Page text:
“Who knows what actually catches the attention of Twitter or Facebook? They’re completely faceless, leaderless,” librarian Kate Tkacik says. “Tumblr, on the other hand, has wonderful folks like Rachel actually in the midst of it all.” This institutional support “has been one of the best and most unexpected parts of my great Tumblr adventure.”

“Her reach on Tumblr is so wide,” Katie Coyle says. She recalls signing copies of her debut novel Vivian Apple at a book fair in 2014. “At one point I looked up to see a teen girl running towards me, beaming—I genuinely thought she’d mistaken me for someone else—and when she arrived at my booth, she breathlessly said: ‘I’ve seen this book on Tumblr!!!’ That’s Rachel’s magic touch right there, and it’s legitimately thrilling for author and reader to see each other existing both online and in the real world.”

Coyle refers in part to Tumblr’s Reblog Book Club, the two-year-old official book club of the social media network: Vivian Apple was the club’s fifth pick. (It’s current selection? Julie Murphy’s Dumplin’.) “I wanted to do a Tumblr book club from the day I started,” Fershleiser said in a January 2015 interview with The Millions:

It’s not that there are huge numbers of people participating in the book club, it’s that they’re really, really engaged and excited and when you have even 50 people on your platform who are talking about a book, every day, who are making incredible fan art, nail art, getting really excited, getting into heated debates about things, especially on a network like Tumblr, with the reblogging and the following, it reverberates through the network and it feels like, ‘What’s this thing that everyone’s talking about?’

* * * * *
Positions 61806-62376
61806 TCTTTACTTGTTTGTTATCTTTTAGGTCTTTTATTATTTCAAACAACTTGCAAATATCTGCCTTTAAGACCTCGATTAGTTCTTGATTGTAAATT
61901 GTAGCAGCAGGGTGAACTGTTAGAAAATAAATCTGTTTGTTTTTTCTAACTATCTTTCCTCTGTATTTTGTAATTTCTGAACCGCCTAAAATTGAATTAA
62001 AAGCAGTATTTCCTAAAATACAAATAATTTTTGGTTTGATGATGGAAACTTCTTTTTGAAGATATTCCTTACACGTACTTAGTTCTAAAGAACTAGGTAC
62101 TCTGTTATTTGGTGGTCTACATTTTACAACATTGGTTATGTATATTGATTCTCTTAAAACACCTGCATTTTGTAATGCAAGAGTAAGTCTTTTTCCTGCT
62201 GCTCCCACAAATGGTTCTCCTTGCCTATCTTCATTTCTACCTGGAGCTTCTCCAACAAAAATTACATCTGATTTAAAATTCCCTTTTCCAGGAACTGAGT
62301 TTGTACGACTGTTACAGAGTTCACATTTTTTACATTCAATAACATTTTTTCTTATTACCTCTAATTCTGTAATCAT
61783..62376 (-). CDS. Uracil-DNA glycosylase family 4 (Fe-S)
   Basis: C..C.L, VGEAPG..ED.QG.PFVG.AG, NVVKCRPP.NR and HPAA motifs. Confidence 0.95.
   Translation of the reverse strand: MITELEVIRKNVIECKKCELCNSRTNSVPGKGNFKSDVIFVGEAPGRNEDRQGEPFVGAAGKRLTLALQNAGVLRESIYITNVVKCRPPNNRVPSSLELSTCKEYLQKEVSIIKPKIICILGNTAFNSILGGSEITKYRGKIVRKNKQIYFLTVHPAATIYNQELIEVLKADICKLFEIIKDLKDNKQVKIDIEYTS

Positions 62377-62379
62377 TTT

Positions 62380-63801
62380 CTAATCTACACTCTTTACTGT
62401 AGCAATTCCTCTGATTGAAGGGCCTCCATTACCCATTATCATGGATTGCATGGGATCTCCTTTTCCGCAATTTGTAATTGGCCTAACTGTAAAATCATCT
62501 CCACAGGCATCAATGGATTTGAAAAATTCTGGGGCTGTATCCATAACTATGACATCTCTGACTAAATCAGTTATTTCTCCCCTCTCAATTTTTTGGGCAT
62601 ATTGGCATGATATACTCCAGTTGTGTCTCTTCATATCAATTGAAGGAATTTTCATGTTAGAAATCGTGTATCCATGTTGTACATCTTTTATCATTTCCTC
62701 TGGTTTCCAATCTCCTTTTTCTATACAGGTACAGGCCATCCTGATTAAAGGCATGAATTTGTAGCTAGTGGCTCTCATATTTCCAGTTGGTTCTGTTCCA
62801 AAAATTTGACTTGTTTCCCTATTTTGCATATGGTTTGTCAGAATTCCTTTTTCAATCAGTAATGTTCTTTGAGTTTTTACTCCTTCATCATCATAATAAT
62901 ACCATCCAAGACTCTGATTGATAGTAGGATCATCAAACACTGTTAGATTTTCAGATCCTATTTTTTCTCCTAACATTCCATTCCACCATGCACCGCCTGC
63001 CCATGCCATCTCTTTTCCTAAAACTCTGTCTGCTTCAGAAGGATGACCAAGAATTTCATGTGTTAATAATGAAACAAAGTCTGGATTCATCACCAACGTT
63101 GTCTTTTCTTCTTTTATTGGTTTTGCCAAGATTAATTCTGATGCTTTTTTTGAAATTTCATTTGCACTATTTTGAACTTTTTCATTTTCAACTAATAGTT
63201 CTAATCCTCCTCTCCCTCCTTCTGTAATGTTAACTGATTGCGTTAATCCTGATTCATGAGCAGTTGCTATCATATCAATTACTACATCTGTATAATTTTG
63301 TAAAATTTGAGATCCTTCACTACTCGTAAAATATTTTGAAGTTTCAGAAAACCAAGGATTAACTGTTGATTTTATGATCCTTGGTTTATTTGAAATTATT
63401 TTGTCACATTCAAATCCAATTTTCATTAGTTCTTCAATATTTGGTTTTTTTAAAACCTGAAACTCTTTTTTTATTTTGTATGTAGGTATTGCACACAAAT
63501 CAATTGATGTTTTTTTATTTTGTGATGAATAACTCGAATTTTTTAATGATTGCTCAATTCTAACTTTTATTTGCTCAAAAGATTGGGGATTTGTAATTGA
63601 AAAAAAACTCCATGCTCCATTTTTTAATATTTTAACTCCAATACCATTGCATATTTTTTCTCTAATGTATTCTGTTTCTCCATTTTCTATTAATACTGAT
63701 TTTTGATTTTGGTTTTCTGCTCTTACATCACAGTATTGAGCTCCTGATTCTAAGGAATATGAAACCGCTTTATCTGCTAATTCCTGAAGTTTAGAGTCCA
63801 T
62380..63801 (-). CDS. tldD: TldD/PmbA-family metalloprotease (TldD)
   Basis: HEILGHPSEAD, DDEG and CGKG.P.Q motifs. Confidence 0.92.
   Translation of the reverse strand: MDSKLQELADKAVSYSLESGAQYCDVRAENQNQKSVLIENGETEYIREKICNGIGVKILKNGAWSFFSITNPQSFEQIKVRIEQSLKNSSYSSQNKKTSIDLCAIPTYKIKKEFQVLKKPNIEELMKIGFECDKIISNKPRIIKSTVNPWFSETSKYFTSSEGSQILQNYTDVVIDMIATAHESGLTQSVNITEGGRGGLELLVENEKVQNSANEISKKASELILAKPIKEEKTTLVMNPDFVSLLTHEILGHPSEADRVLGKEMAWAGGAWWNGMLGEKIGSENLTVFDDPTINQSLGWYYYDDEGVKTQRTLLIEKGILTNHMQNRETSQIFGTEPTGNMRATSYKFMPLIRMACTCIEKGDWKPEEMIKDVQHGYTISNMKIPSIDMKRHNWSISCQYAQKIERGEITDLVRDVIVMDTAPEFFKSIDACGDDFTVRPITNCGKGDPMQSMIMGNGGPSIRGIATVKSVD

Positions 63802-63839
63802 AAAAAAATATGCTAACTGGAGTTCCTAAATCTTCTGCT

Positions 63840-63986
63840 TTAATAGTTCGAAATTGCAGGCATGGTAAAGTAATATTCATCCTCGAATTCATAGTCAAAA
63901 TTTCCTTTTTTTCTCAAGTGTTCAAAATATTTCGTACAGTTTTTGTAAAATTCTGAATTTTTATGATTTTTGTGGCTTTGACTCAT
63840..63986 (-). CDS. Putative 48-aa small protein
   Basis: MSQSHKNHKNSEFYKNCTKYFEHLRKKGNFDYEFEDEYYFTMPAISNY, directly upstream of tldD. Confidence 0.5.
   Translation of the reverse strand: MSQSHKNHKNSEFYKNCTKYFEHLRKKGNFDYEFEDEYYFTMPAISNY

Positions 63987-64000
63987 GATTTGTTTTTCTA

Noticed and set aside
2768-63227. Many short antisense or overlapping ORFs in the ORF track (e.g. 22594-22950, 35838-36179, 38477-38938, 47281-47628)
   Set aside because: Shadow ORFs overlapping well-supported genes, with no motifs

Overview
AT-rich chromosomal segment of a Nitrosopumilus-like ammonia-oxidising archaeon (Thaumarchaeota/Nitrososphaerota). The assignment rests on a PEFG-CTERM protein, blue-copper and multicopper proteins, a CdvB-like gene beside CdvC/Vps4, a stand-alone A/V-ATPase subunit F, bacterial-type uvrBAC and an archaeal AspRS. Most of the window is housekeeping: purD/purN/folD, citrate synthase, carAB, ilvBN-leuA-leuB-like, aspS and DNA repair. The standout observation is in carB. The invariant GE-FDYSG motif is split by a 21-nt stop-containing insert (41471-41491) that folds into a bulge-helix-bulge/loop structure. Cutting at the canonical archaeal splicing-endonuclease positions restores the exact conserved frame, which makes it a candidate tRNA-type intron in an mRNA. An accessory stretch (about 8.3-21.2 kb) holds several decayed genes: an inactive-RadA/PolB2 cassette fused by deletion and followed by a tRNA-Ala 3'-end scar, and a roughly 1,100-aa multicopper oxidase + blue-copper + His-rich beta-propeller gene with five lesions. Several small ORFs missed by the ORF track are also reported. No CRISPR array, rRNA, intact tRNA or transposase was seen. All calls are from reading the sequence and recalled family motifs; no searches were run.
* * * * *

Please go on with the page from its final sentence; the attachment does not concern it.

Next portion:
***

“So many of my friends now are people I’ve met online,” Rachel reflects, “even though I’m not shy and I live in the middle of New York City.” For her, the Internet is “such a clear place to find people with your interests. And your interest isn’t just, like, books—your interest is like women-processing-their-shit books and making soup and making zines and being super pro-abortion. (I don’t like cats, though, that’s like my real outlier quality.) People think about the internet as being this big shouty thing, and to me it’s like the total specificity.”

“I make a lot of soup,” she says. “You know this about me.” I do: Her Instagram is full of soup (and tomatoes and flowers and books). Her Tumblr has a special tag—#stocktips—for all her soup posts. She has a zine she made with Penguin Random House product manager Ami Greko—Stock Tips—that currently sits on a kitchen shelf with the rest of my cookbooks.

“If you want to make a zine about soup, you find those people,” she says. She and Greko launched a Kickstarter in January 2014 and raised 13 times its initial funding goal. “I’m not bullshitting when I say that I thought we were going to sell 50 and that would have been fine. We sold 750.”

“That’s because it turns out that 30-something women who like to cross-stitch to NPR while they simmer soup and reminisce about Riot Grrrl is not only you. This is like the same thing I’ve been saying, right? If you want to sell your Riot Grrrl soup cookbook, you don’t need to spam everybody. You find who wants it and you are providing a service,” she says. “I think a lot about how to get the right books to the right people, which I feel 100 percent morally awesome about. I want writers to make a living.”

“There’s this idea that everyone wants to be special snowflake—like who the fuck wants to be a special snowflake?” she asks. “I want to live in a world full of snowflakes who love what I love. I want to nerd out with the other snowflakes.”